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Look at the feet of runners on any marathon starting line worldwide and you’ll find the Nike Air Zoom Alphafly Next% on a good number of them. It shouldn’t be surprising; after all, this was the shoe Eliud Kipchoge wore when he clocked a 1:59 marathon in 2019. What runner wouldn’t want to wear the identical kicks that contributed to the fastest marathon ever?
As you look toward triathlon, however, the Alphaflys start to disappear. It isn’t that triathlon runners aren’t serious enough to shell out $275; it’s because the Alphafly Next% was designed solely with the elite runner in mind. The shoe’s aggressive, forefoot-favoring geometry and soft, unstable midsole benefits efficient runners and leaves most wobbling behind. This is especially true in triathlon, where running technique is more likely to fall apart after riding a bike.
That’s about to change. The world’s fastest marathon shoe has received a complete top-to-bottom update to create a shoe that will accommodate more of the masses, not just elites like Kipchoge. I was one of the few granted early access to the new Nike Air Zoom Alphafly Next% 2, and after spending a few weeks testing the new supershoe, I can confirm that the brand hit its mark.
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Nike Air Zoom Alphafly Next% 2 Specs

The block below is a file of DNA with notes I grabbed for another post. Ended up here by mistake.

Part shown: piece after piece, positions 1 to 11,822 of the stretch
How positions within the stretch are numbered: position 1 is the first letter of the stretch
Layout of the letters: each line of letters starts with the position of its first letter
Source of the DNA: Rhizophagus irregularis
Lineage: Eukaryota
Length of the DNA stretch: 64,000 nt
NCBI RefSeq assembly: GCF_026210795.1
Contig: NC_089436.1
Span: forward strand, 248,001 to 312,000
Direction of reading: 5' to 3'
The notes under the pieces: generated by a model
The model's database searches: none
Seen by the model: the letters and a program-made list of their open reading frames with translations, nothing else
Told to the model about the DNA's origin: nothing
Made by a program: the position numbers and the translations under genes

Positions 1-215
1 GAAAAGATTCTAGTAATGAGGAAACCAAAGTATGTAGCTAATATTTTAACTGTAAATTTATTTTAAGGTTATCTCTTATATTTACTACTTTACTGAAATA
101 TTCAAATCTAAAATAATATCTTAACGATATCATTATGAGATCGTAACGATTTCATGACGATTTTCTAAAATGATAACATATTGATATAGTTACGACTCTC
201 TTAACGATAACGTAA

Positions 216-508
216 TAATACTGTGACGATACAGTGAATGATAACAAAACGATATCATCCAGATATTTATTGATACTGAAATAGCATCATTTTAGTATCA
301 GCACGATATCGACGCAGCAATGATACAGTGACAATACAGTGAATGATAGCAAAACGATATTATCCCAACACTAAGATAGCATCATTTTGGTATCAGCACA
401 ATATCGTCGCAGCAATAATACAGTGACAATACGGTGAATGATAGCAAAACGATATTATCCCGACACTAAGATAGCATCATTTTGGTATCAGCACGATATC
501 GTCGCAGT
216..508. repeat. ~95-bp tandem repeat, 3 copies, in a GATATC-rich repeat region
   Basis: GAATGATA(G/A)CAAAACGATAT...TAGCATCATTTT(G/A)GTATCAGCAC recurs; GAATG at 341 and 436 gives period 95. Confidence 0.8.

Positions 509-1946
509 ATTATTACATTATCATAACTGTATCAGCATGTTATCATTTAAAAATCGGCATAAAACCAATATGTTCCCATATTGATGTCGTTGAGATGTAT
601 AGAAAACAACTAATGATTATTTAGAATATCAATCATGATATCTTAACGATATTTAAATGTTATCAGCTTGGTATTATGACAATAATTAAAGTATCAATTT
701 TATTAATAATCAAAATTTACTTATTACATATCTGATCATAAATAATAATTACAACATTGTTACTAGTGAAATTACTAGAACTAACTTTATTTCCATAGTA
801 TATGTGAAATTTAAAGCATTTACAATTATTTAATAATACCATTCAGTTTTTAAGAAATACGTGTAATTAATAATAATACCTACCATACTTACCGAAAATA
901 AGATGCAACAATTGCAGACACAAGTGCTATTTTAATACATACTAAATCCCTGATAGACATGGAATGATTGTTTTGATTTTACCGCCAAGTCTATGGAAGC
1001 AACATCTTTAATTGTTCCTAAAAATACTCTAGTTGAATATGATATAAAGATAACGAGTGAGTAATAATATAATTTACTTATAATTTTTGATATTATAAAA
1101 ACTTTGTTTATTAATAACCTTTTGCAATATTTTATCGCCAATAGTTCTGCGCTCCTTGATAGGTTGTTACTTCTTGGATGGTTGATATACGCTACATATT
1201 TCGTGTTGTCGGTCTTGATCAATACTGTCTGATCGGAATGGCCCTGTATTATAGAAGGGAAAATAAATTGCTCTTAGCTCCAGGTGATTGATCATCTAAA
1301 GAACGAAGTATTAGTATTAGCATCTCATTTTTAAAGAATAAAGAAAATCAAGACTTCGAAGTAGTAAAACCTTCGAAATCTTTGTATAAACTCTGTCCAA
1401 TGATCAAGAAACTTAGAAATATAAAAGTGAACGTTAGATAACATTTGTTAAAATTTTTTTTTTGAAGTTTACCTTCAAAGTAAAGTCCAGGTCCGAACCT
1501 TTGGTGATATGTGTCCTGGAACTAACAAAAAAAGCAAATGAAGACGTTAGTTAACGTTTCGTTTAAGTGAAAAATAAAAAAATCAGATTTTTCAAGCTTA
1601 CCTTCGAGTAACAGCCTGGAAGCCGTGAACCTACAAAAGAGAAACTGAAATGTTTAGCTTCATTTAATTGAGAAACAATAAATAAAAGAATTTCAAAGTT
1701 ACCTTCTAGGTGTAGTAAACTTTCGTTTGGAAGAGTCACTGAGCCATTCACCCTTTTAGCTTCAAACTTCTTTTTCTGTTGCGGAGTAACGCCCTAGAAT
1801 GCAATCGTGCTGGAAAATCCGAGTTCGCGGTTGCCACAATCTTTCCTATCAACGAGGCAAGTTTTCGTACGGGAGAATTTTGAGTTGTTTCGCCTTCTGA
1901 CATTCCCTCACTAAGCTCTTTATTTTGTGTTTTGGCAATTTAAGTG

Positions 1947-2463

Weight: Men’s, 8.8 ounces; women’s, 7 ounces
Offset: 8 millimeters
- Three additional millimeters in heel width and two more millimeters in forefoot width, to improve stability
- A heel drop that has increased from four to eight millimeters, to accommodate more mid- and rear-foot strikers
- A contoured insole and additional midsole width under the arch for better support
- A new, lighter outsole for enhanced traction and durability
- The addition of a thin layer of ZoomX midsole under forefoot Zoom Air pods, for smoother transitions
- A revamped upper, which provides a more secure lockdown, increased breathability, and improved overall comfort
- A softer heel counter to relieve pressure along the Achilles tendon
- Extra padding in the tongue to improve comfort when laces are cinched tight
What’s the Same
- Nike’s lightest and most resilient ZoomX foam, for superior cushioning and energy return
- A full-length curved carbon-fiber plate, to add rigidity and assist with toe-offs
- Dual forefoot Zoom Air pods that combine pressurized air and tightly stretched fibers, for added cushioning and rebound
I’ve been reviewing products for Outside since 2018, and it takes a lot to get me genuinely excited about a pair of shoes, especially updates to existing models. After hearing about the improvements to the Alphafly Next% 2, however, I was eager to test it out and see if the hype was true.
One of the biggest complaints I’ve heard from non-elite runners about the original Alphafly Next% was a feeling of sinking back into the heel, which reduced the rolling, forward energy of the shoe. That, combined with its supersoft midsole, created a wobbly, unstable feeling, especially for rear-foot and some midfoot strikers.
As soon as I stepped into the Alphafly Next% 2, I could tell it was more grounded and stable. I didn’t notice the same sinking feeling as the original, thanks to two sizable updates. First, the heel drop doubled from four millimeters to eight. Second, the midsole geometry was altered, creating a wider base beneath the heel and midfoot and wrapping further up the sides, cupping the foot.